• Class III genes- encode proteins involved with the complement system
lymphocyte receptors and specificity to antigen
Lymphocyte Receptors and Specificity to Antigen
  • B cells have receptors that bind antigens
  • T cells have receptors that bind processed antigens plus MHC molecules on the cells that present antigens to them
the origin of diversity and specificity of the immune response
The Origin of Diversity and Specificity of the Immune Response
  • The Clonal Selection Theory and Lymphocyte Development
    • Early undifferentiated lymphocytes in the embryo, fetus, and adult bone marrow undergo a continuous series of divisions and genetic changes
    • Generates hundreds of millions of different types of B and T cells
summary of the mechanism
Summary of the Mechanism
  • Stem cells in bone marrow can become granulocytes, monocytes, or lymphocytes
  • Lymphocytic cells become either T cells or B cells
  • Cells destined to become B cells stay in bone marrow
  • T cells migrate to the thymus where they build their unique antigen receptor
  • B and T cells then migrate to secondary lymphoid tissues
proliferative stage of development
Proliferative Stage of Development
  • Does not require the actual presence of foreign antigens
  • By the time T and B cells reach the lymphoid tissues, each one is equipped to respond to a single unique antigen
  • This diversity is generated by rearrangements of the gene segments that code for the proteinaceous antigen receptors on the T and B cells
  • Each genetically unique line of lymphocytes arising from these recombinations
clonal selection and expansion
Clonal Selection and Expansion
  • Second stage of development
  • Requires stimulation by an antigen
  • Antigen contact with a lymphocyte stimulates the clone to undergo mitotic divisions
two important generalities from the clonal selection theory
Two Important Generalities From the Clonal Selection Theory
  • Lymphocyte specificity is preprogrammed, existing in the genetic makeup before an antigen has ever entered the tissues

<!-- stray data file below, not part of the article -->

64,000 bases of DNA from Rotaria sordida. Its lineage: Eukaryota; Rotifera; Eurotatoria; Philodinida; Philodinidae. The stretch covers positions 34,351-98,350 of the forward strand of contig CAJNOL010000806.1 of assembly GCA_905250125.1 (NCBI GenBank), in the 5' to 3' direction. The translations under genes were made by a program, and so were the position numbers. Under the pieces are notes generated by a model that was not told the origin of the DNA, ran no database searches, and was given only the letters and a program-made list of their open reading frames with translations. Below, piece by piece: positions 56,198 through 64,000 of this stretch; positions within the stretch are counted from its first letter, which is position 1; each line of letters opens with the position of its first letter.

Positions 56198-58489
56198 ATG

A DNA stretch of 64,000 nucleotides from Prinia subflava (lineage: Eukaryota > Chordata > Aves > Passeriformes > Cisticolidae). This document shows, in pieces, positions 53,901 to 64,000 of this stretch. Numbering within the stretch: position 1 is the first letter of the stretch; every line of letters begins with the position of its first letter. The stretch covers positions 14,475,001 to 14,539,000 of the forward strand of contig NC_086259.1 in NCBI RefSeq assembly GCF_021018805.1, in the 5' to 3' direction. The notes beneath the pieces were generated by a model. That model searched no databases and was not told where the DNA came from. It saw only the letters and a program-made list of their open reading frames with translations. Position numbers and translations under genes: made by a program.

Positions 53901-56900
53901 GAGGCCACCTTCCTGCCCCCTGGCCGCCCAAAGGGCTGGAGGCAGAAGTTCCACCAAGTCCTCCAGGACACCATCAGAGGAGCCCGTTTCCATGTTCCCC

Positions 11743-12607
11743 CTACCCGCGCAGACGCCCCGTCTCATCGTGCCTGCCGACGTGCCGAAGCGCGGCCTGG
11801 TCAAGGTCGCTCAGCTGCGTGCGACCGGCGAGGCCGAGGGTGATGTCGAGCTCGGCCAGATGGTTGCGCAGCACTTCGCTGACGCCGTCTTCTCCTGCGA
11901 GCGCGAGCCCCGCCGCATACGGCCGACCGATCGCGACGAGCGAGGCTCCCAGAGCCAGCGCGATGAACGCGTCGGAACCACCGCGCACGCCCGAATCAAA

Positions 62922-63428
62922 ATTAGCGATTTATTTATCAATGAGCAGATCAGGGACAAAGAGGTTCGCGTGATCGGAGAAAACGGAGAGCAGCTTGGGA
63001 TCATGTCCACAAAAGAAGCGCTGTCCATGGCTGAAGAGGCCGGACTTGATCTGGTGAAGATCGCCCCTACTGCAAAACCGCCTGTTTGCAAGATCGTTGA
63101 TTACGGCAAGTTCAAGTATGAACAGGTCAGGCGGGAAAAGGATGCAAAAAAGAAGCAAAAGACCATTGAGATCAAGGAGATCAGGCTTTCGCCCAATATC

• Each genetically distinct lymphocyte expresses only a single specificity and can react to only one type of antigen
preventing reactions to self
Preventing Reactions to Self
  • Any clones that react to self are destroyed during development through clonal deletion
  • Autoimmune diseases are thought to be caused by the loss of immune tolerance to self
the specific b cell receptor an immunoglobulin molecule
The Specific B-Cell Receptor: An Immunoglobulin Molecule
  • The receptor genes that undergo recombination are those governing immunoglobulin (Ig) synthesis
  • Igs: large glycoprotein molecules that serve as the antigen receptors of B cells and as antibodies when secreted
  • Y-shaped arrangement
  • Ends of forks contain pockets called the antigen binding sites
    • Can be highly variable in shape to fit a wide range of antigens
    • Variable regions (V)
t cell receptors
T-Cell Receptors
  • Belongs to the same protein family as the B-cell receptor
  • Relatively small and never secreted
15 3 the lymphocyte response system in depth
15.3 The Lymphocyte Response System in Depth
  • Specific Events in B-Cell Maturation
    • Bone marrow sites harbor stromal cells
    • Stromal cells nurture the lymphocyte stem cells and provide chemical signals that initiate B-cell development
    • B cells circulate through the blood, “homing” to specific sites in lymph nodes, spleen, and GALT
    • Adhere to specific binding molecules where they come into contact with antigens
specific events in t cell maturation
Specific Events in T-Cell Maturation
  • Directed by the thymus gland and its hormones
  • Mature T lymphocytes express either CD4 or CD8 coreceptors
    • CD4 binds to MHC class II, expressed on T helper cells
    • CD8 binds to MHC class I, found on cytotoxic T cells
  • Constantly circulate between the lymphatic and general circulatory system, migrating to specific T-cell areas of the lymph nodes and spleen
entrance and processing of antigens and clonal selection
Entrance and Processing of Antigens and Clonal Selection
  • Antigen (Ag): a substance that provokes an immune response in specific lymphocytes
  • Antigenicity: the property of behaving as an antigen
  • Immonogen: another term for an antigen
  • Characteristics of Antigens
    • It is perceived as foreign
    • Complex molecules are more immunogenic